We all know that things sometimes go wrong. Not thinking about complications during labour won?t make those complications less likely, but it might make labour a scarier prospect. Many women feel relieved to learn that the majority of births go ahead normally and naturally. Another reassuring fact, is that doctors, midwives and surgeons are all very well prepped to deal with the unexpected and will have dealt with pretty much every scenario before so you will be in good hands.
Complications During LabourUnusual Presentations
Most babies settle into a head-down position in late pregnancy, but a few don?t. Babies who are breech, in a feet-down or bottom-down position, can sometimes be manually turned in a process known as an ECV. Some babies are determined to turn back around but for others, the ECV works well. If your baby is breech, the chances are that you will have a caesarean section.
There are a number of reasons why you may need an assisted delivery, and there are a number of ways that this can be done. If you are tired or pushing is proving ineffective, or if your baby’s heart rate suggests that they may be in distress, your physician can use forceps or ventouse to help deliver your baby more quickly. If baby cannot be delivered quickly and safely, a caesarean is the safest option.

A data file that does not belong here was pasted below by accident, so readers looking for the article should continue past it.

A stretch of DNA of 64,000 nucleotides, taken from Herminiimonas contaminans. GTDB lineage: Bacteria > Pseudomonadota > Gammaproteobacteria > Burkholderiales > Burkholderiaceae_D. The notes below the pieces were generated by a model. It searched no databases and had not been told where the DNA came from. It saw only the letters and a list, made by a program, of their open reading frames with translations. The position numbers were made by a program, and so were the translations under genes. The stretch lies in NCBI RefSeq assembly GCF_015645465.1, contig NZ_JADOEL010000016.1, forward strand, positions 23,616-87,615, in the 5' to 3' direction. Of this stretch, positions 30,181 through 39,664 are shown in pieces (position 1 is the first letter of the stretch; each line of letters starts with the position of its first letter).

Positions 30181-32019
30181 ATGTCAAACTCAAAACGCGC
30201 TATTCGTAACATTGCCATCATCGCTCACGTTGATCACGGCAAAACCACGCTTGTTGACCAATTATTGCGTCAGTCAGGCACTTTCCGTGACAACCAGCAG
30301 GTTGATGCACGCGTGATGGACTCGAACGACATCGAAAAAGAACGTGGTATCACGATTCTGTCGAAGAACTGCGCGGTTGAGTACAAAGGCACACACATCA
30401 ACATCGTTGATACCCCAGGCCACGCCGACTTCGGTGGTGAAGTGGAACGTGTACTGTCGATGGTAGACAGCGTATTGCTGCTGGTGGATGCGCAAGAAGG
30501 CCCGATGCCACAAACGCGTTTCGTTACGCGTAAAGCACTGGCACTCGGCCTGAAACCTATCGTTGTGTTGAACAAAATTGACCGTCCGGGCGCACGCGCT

Forceps is a metal utensil that is placed around the head and used to pull the baby out. This sounds very harsh, but an epidural or local anaesthetic is usually given before the forceps are used.
Ventouse is a suction cup which uses vacuum to attach and pull baby out. Again, pain relief is given before this process.
If your baby is in distress, your care team will know quite quickly ? this is why they monitor baby during labour. If there is lots of movement from baby, the heart beat increases or is erratic or if there is any meconium in your waters when they break, your baby might be in distress. In this situation it is important to deliver baby as quickly and safely as possible and how this is done will depend on the stage of labour. If you are towards the end of your labour, it is likely that you will have an assisted delivery, but if you are in the earlier stages, a caesarean may be necessary.
Every delivery is different, so while you will probably have written a birth plan and have lots of ideas about how you would like the birth of your child to be, remember that things don?t always go to plan and it helps to be aware of the options when things get complicated. The important thing to remember is that while the delivery may have gone differently to how you expected, now that your baby has arrived, it is time to bond and enjoy spending time with your child. However they were delivered, skin to skin contact, early establishing of breastfeeding if you have decided to breastfeed and lots of quiet intimate time together will soon overtake any other concerns.
Work with your midwives, doctors, birth partner and whoever else you have around you to make the right choices for you and your baby so that you have a safe birth experience, however smooth or complex it might get.